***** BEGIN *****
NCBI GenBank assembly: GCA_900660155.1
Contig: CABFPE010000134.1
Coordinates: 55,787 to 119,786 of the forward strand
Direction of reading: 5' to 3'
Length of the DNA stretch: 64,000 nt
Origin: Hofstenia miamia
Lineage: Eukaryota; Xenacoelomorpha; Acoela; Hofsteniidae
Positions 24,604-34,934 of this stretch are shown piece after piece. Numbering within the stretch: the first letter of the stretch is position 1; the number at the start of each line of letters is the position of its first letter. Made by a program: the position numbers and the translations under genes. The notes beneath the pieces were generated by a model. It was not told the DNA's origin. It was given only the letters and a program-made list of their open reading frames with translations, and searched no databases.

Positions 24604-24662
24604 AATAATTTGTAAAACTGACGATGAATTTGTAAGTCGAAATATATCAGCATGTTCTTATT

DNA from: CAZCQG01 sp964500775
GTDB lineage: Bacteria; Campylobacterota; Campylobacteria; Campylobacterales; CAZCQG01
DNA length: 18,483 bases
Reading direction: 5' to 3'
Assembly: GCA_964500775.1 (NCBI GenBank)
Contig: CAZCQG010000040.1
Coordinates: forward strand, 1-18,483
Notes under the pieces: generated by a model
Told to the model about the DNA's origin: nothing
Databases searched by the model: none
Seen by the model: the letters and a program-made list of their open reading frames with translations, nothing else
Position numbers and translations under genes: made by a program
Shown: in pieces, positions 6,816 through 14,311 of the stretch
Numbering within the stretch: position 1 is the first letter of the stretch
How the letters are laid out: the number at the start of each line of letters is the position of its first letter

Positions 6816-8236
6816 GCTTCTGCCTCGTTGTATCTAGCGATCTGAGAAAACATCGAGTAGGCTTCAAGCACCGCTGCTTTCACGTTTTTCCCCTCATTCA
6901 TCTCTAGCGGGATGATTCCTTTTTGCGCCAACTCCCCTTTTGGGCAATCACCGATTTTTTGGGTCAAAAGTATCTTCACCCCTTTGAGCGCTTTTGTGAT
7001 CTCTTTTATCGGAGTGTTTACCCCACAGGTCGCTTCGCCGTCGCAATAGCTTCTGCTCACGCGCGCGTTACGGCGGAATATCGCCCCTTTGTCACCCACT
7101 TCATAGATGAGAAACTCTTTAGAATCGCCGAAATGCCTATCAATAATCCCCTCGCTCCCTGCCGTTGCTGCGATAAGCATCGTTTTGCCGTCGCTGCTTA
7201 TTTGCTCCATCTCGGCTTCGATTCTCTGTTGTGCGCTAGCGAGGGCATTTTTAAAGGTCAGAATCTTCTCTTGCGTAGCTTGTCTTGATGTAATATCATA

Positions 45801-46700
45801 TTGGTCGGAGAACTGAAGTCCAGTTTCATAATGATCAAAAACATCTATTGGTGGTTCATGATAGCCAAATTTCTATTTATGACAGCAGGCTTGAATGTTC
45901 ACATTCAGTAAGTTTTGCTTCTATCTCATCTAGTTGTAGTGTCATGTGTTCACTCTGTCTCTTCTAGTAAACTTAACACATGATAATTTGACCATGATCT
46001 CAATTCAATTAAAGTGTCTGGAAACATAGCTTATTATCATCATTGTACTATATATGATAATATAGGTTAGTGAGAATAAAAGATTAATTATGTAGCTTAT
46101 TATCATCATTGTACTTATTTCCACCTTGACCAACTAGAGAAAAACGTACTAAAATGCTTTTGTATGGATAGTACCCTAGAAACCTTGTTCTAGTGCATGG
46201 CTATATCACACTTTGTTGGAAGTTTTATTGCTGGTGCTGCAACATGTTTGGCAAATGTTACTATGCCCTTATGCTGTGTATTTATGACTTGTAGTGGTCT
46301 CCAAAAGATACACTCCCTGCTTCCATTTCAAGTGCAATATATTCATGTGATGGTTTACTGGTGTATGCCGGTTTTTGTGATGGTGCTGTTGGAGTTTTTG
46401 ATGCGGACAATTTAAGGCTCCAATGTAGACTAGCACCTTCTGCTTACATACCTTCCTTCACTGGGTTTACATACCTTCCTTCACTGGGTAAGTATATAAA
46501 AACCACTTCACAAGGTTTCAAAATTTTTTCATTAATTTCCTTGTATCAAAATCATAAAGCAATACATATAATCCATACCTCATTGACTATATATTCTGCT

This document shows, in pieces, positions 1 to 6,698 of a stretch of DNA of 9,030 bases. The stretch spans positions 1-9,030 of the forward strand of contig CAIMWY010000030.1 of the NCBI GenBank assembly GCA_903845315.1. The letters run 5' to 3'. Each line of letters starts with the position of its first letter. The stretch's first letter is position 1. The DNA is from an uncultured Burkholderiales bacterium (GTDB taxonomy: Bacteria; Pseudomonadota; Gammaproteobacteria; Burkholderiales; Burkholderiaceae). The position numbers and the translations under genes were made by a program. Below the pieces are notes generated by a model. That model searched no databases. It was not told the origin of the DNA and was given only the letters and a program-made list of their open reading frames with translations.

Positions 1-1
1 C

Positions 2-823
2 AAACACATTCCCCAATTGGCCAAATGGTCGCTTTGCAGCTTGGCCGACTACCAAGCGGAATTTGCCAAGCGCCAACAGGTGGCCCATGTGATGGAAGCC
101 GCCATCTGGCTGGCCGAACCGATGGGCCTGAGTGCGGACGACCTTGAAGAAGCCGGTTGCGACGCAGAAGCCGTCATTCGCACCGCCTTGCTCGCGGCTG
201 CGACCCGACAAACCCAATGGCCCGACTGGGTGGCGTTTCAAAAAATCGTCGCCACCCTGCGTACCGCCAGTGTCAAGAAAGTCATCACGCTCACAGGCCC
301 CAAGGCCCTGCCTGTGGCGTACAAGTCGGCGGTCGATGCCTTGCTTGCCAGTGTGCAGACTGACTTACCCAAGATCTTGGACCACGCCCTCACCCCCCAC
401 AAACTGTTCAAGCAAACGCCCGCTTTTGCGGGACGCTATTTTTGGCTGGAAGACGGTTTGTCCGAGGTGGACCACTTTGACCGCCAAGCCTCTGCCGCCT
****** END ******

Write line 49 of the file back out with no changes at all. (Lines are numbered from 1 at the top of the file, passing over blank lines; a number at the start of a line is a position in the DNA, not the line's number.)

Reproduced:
401 AAACTGTTCAAGCAAACGCCCGCTTTTGCGGGACGCTATTTTTGGCTGGAAGACGGTTTGTCCGAGGTGGACCACTTTGACCGCCAAGCCTCTGCCGCCT